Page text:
So this is a long way of saying: You can buck tradition, yeah, but you have to be really careful. And not like a "I can't be late to this dentist appointment" careful, more like "Avoiding moving laser trip-wires over a minefield" or a "Hostage negotiation while you're one of the hostages" kind of careful


Though I'm not sure exactly what gorcee means, I'm going see if I can't guess. I think he's saying that add-before-multiply comes up in situations like "I am selling two grapefruits and three apples, and everything I sell costs 45¢ each. What is the price for all my stuff?" That would be an obvious example of fewer-parenthees PESADM superiority.

However, I think that the question sentence explains neatly why this should be a non-issue. If we arrange the problem in terms of a set of grapefruits and a set of apples, you have (size+size)*cost. But if you arrange the problem in terms of a set of stuff, you get size*cost. Now, since we're not given the size of the set of stuff, of course we still have to do the same work in the end. However, by looking at the problem in the broadest strokes possible, we remove the need for parentheses entirely. So there may be examples where PESADM is more efficient, but these aren't them.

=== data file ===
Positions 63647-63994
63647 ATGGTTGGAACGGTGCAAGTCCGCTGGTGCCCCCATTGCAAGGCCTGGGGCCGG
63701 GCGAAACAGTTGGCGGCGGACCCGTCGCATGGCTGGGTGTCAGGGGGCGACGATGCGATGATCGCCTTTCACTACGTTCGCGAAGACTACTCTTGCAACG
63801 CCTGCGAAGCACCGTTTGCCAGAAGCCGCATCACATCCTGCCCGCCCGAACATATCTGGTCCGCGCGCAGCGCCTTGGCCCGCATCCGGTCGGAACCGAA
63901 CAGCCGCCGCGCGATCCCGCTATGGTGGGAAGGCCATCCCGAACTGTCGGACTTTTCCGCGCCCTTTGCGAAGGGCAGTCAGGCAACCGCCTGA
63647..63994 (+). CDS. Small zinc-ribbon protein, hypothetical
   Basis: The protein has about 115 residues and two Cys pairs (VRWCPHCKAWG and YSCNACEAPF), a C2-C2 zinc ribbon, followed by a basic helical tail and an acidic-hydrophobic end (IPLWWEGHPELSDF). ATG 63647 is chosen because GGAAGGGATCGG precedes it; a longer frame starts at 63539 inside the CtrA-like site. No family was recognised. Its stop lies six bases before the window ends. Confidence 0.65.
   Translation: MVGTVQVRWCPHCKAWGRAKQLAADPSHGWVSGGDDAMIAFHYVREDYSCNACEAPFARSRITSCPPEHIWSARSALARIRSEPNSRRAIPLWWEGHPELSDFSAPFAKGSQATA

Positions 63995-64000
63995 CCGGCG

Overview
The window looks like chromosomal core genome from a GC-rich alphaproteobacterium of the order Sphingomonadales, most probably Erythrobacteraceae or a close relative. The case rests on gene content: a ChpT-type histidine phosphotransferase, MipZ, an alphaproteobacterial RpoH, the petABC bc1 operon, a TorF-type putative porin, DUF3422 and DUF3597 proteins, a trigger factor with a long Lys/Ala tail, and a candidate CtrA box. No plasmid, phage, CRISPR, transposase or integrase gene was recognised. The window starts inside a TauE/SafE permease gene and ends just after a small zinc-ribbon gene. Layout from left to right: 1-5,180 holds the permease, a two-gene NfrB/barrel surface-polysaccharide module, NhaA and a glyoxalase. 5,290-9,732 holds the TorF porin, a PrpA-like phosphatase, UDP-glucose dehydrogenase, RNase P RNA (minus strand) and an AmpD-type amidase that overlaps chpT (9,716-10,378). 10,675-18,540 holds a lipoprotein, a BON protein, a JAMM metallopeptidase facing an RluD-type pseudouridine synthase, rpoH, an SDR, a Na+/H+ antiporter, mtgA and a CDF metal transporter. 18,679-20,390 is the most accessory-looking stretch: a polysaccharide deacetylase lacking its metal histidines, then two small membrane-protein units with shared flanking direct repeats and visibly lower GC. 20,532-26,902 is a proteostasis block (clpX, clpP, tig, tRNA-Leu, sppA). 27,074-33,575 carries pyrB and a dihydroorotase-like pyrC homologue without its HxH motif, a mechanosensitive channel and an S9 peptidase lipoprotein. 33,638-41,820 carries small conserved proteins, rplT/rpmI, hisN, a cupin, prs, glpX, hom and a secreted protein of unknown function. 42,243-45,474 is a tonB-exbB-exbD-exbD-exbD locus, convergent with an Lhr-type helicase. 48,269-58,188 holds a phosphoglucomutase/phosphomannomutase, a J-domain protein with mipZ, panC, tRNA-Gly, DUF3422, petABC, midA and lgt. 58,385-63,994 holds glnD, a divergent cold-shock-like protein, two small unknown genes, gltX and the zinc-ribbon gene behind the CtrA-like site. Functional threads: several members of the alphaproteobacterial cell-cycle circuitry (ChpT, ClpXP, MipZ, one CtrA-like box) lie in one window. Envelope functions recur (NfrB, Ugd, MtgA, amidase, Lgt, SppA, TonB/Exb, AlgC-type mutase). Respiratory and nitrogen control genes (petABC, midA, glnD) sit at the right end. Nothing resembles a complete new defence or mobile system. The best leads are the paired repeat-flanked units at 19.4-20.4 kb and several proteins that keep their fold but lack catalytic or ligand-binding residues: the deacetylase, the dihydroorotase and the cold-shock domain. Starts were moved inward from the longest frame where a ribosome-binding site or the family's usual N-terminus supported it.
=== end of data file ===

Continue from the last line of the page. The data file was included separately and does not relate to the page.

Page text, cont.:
(Incidentally, painting the problem I presented closer to the beginning in its broad strokes [ ∑(size*cost) ] does not have a similar difficulty, unless you start allowing matrix products, which I'm not since we're not talking about matrices. Interestingly, you might argue it makes PEMDAS less efficient, but not less so than its counterpart.)
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Re: Order of Operations

Postby gmalivuk » Tue Aug 16, 2011 5:03 am UTC

Turiski wrote:
gmalivuk wrote:Multiplication is distributive over addition, and not the other way around. Seems that might have something to do with it.
Yeah, you're not wrong, but… tone much? It feels like you're using your knowledge of math as a blunt weapon to try and make him feel stupid
What? No, that's not it at all, so I'm sorry if it came across that way.